The Ants – The Ants Create Meaning

The Ants
The Ants Create Meaning

The Ants Create Meaning is most certainly one of the most interesting discs I’ve reviewed for Delusions of Adequacy. Normally, ‘interesting’ for me means, “Oh, man, I can’t believe I have to listen to this again to review it.” However, this time, ‘interesting’ means ? well, interesting. The Ants Create Meaning is lyrically unpredictable, but instead of backing up the mostly nonsense lyrics with a bed of grinding guitars a la Arab on Radar, The Ants instead use soft beds of piano or acoustic guitars. The whole disc creates a vibe not unlike the yarns Beck used to spin back in the “Satan Gave Me a Taco” days, which of course is a good thing.

The disc opens with “The Guatemalan,” an upbeat little acoustic folk ditty with cryptic lyrics that attempt to interweave stories about the singer, a Guatemalan, and a Russian soldier. Sure it’s weird, but it really works in a two-minute non-sequitor kind of way. The day-dreamy “Hazy Grace” seems a bit more self-reflective, touching on the fact that the subject found “No less than six piles of dog shit and a smashed skunk on the sidewalk / I hadn’t even gone but half a block in search of better things.” The track breaks down into a nice little nonsense noise whisper for a while after that, and the whole thing just seems so damned surreal that it’s almost soothing. Various noises ring through the background, as if the duo that recorded the song were in a kitchen or a bar (since I heard glasses clanking and water running from a sink).

“Sympathy Card” addresses the ants that crawl all over everything (“If I don’t see them, I feel them / Just like the people that I want to forget”) in life over another soft acoustic guitar. The centerpiece of the track recalls “Jesus Doesn’t Want Me for a Sunbeam” until the backing vocals kick in, singing about how “The Death March is our gift.” Hearing that chanted while another plaintive voice exclaims, “Celebrate the freedom of the Death March” just sent me into hysterics the first time I heard it. The music is so catchy that this would almost seem serene if I weren’t paying attention to the lyrics. The song drones out at about three minutes, leaving about 40 seconds of random (but gorgeous and lulling) acoustic guitar noodles, leaving me to wonder what exactly I was supposed to get out of the track in the first place.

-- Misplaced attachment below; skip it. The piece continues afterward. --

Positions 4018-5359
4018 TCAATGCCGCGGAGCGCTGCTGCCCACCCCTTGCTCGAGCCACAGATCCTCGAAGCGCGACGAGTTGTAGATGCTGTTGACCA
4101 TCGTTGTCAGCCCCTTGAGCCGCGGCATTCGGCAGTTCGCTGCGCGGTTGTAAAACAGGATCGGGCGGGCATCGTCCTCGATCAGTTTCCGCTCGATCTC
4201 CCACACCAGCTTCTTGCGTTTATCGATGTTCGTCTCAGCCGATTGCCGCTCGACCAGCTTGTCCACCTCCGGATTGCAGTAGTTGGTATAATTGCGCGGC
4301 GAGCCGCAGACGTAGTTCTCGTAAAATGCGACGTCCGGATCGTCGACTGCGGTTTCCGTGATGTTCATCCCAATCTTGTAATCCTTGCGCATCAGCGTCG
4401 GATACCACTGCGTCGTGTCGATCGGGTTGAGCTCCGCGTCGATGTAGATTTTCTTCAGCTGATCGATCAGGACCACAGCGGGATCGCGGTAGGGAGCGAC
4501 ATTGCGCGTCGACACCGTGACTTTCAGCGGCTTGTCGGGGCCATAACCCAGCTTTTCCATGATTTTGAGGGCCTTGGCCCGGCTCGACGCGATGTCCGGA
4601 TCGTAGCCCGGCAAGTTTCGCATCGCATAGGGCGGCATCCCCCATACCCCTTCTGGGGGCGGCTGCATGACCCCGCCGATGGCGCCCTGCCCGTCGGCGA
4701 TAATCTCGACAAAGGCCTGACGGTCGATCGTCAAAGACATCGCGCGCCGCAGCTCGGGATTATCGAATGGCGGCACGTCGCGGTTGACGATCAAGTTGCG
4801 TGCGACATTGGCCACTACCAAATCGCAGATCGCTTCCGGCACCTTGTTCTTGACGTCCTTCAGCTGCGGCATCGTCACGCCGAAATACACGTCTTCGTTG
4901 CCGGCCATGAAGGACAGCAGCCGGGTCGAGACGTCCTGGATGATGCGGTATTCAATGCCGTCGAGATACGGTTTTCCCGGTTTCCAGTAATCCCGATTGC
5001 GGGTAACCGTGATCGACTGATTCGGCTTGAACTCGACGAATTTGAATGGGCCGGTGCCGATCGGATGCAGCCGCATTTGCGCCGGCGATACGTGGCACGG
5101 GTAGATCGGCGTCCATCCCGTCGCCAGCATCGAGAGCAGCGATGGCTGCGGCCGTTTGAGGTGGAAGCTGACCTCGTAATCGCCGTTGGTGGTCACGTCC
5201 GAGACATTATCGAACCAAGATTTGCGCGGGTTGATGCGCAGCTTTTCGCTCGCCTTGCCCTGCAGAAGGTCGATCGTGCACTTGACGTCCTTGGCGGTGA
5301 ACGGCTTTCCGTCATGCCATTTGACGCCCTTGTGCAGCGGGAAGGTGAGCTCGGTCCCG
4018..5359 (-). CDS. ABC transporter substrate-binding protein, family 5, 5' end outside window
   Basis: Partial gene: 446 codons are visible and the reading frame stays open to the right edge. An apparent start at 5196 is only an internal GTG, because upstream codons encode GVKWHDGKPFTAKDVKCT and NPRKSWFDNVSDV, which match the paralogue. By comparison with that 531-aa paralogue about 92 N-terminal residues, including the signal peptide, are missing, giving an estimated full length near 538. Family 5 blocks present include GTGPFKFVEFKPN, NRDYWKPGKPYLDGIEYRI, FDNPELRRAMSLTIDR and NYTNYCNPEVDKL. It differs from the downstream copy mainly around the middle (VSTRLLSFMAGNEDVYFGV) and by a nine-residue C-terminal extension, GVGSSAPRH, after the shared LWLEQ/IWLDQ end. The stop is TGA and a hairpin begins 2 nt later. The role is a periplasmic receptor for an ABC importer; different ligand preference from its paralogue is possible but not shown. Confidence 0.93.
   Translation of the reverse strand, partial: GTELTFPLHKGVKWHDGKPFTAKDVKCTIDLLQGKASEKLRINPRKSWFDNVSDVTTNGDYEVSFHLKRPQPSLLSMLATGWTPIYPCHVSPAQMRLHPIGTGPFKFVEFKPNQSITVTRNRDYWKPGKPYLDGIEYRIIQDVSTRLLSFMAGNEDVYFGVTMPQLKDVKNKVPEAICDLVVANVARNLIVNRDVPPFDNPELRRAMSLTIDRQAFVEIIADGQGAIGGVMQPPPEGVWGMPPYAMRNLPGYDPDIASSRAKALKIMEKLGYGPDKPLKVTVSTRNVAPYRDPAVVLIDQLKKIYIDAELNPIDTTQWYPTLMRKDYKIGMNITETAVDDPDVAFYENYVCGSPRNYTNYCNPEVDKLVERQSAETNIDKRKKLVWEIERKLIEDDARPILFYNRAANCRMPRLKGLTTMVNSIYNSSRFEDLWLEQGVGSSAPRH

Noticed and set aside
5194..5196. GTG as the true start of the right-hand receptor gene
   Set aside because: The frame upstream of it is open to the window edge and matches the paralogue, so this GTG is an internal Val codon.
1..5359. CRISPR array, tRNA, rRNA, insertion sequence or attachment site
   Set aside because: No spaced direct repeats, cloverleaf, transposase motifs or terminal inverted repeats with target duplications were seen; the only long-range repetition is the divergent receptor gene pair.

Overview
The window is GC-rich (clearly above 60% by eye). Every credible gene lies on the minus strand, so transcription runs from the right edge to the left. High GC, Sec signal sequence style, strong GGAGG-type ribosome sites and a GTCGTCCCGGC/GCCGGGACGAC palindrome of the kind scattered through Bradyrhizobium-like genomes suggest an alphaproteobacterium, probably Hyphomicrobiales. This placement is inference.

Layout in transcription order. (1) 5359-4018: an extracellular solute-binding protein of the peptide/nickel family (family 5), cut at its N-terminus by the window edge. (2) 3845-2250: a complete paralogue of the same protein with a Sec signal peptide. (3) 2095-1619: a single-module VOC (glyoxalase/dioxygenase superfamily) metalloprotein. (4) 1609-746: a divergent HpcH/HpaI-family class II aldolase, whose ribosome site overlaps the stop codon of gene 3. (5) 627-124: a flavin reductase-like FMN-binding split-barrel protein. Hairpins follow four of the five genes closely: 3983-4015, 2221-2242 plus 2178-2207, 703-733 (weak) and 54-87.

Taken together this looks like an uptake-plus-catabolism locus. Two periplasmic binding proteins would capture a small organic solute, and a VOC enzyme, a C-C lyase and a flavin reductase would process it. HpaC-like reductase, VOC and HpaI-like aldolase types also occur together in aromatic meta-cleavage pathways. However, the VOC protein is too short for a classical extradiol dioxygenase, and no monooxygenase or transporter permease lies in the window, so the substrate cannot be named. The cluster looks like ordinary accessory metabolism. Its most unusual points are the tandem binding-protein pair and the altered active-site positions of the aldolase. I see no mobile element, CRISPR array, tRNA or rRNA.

“Horses” is a pretty solid take of a sad country folk song musically, though the lyrics are pretty out in left field (“Horses inside of me feel like a million diseases that I have not known”). “Whores” is the most surreal listen on the disc, starting off with random electric guitar feedback and noodles winding around an acoustic guitar and a xylophone. The plaintive male vocal is soon joined by a female counterpart, at which point the ‘rhythm’ of the track totally disappears. The duet vocals are downright creepy, and the whole track lends a very uneasy feeling to the psyche. Still, “Whores” is probably the definitive listen of the disc, just because it’s so damned eerie.

“Principles of Proper Living” is a remarkably straightforward flamenco-tinged number that eventually just sort of fades away into a final 90 seconds of nothingness, while “Holiday” completely refutes the previous track with a delicate guitar-and-piano bed that gently supports the cracked egg shells of the plaintive vocals. The backing vocals kick in and completely sway the mood, leading to things getting progressively louder and more eccentric (as the xylophone solo will confirm). Album ending “Colafornia” literally fades in and out of existence, as the voice and guitar are so lulling that, at times, they can hardly be made out at all. Somehow, it’s a perfect ending to this unique collection of sounds.

Well, the male vocalist here ostensibly sounds like J Mascis, and considering that everything here is basically acoustic, the tracks are very scattershot from each other. The lyrics here suggest something way past off-the-wall, coming off almost like some surreal plane of the mind that only the genius or criminally insane can reach. It’s different, it’s soothing, it’s creative and most importantly, it’s interesting. The Ants Create Meaning is definitely worth a listen.